Weather Forecast


Mike Frisch: Find the fish

a depthfinder screen shot shows a school of walleyes relating to an underwater hump. Today's electronics are critical to helping find and catch walleyes and other fish species too. (Submitted image from Mike Frisch)

A wide range of topics can be discussed when it comes to offering suggestions for more fishing success.

Using the right lure size and color is obviously important, as is presenting it on an appropriate rod and reel combination. Presenting baits at a speed the fish will eat is another important factor. However, before any of these come into play, the most important factor is the need to locate fish. If your bait isn't around fish, all the other ingredients don't matter.

That's why the number one thing that separates the consistently successful angler from the rest is often his or her ability to locate fish. Here's where today's electronics are so important.

Not that long ago, we would mark fishing spots using shoreline reference points. One of my best bass fishing spots could be found, for example, by heading "straight out from the biggest tree" and watching the depthfinder until the 6-foot water depth on the flat started to drop off to deeper water.

I know now that spot is the very tip of a weedy underwater point. With today's GPS and mapping combination I can, in fact, see the water depths in my favorite lakes in one-foot increments. This allows me to easily locate points, turns, humps, and any other underwater feature that might hold fish.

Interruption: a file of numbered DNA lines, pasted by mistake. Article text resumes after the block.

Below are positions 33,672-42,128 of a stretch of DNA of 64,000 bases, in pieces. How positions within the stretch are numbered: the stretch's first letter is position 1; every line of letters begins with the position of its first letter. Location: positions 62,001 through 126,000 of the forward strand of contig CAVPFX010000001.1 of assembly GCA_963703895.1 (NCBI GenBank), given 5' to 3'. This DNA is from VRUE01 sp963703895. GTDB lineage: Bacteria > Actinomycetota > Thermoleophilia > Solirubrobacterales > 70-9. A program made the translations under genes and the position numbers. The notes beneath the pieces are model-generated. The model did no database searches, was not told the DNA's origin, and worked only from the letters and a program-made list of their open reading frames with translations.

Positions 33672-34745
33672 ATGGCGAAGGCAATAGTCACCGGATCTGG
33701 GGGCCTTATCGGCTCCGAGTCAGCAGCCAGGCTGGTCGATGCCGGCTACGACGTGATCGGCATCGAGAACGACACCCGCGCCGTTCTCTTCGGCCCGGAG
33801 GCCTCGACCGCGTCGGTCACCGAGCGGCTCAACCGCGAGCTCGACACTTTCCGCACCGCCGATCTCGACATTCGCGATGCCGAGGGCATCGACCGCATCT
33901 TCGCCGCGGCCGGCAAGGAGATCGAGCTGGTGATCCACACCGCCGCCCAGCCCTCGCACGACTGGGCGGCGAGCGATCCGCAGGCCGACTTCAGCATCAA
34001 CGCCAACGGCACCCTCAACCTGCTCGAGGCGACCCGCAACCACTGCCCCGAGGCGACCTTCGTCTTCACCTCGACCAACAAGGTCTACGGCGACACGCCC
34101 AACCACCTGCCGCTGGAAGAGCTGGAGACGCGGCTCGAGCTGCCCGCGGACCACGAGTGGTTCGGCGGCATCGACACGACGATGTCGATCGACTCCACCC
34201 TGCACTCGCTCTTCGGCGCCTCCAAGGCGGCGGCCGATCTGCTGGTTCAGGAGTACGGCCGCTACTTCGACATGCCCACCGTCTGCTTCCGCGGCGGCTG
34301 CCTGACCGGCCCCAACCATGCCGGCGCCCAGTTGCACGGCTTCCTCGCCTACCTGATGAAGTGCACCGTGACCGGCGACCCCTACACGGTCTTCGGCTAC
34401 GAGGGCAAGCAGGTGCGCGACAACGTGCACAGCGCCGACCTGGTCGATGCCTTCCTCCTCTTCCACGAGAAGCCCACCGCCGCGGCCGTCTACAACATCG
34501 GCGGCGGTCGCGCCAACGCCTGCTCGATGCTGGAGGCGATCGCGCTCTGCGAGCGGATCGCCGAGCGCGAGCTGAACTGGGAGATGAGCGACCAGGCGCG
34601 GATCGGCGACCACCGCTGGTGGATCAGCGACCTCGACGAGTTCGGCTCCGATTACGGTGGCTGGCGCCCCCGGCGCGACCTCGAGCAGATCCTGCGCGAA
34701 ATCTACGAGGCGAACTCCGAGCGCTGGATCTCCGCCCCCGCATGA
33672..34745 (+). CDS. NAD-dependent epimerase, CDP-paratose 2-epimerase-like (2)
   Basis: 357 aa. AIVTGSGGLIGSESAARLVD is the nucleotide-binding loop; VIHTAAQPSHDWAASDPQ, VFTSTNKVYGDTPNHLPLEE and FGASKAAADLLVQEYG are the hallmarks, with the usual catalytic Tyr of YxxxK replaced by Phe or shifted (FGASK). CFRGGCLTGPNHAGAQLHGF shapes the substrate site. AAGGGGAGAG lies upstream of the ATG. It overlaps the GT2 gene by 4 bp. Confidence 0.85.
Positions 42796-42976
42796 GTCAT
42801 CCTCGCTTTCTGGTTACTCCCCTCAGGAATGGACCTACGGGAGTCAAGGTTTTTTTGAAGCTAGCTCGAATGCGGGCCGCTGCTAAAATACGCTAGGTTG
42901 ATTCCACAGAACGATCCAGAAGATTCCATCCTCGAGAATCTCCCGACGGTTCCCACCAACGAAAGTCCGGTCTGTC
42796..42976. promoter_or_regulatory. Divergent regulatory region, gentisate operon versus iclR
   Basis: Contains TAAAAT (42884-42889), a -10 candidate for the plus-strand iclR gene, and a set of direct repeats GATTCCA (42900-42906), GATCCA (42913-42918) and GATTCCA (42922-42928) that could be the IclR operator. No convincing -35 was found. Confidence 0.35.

Not that many years ago I had to motor around a lake and try to draw in my head a picture of what was below. Now that picture is right there on my GPS screen.

Not only do today's electronics shine for showing charts and maps of the underwater world, but the sonar capabilities are simply amazing too. We used to be able to "see" what was directly below the transducer mounted on the back of the boat, or maybe from a transducer mounted off a bow mount trolling motor.

Today, we can see what's below the boat in different views, what's off the boat's sides, and now even have 3D imaging. All these views allow us to really find fish, but they are also extremely useful in identifying fish-holding structures like weeds, rocks, and other things fish relate to.

What does all this mean for anglers? It means that the best way to increase your angling skills today is probably by using one of the newer multi-function display units. The good news is that the electronics market is very competitive and so while the technological advances go up, the prices come down.

Manufacturers also realize that "ease of use" is essential to today's angler and so a few hours spent in "learning mode" is all it takes to get started successfully using the unit.

With lots of competition out there, anglers have lots of electronics options. I use Raymarine products for two simple reasons. One, the units are extremely dependable and, two, the company's wide spectrum CHIRP technology sends and receives lots of signals that ultimately end up doing a great job of showing me structure and fish!

Having modern fish-finding sonar and GPS units and learning how to use that technology just might be the most important factors in fishing today.

As always, good luck on the water and remember to include a youngster in your next outdoors adventure!

Mike Frisch is a western Minnesota fishing guide and co-host of the popular Fishing the Midwest TV series. Visit or follow Fishing the Midwest on Facebook for more "fishy" stuff.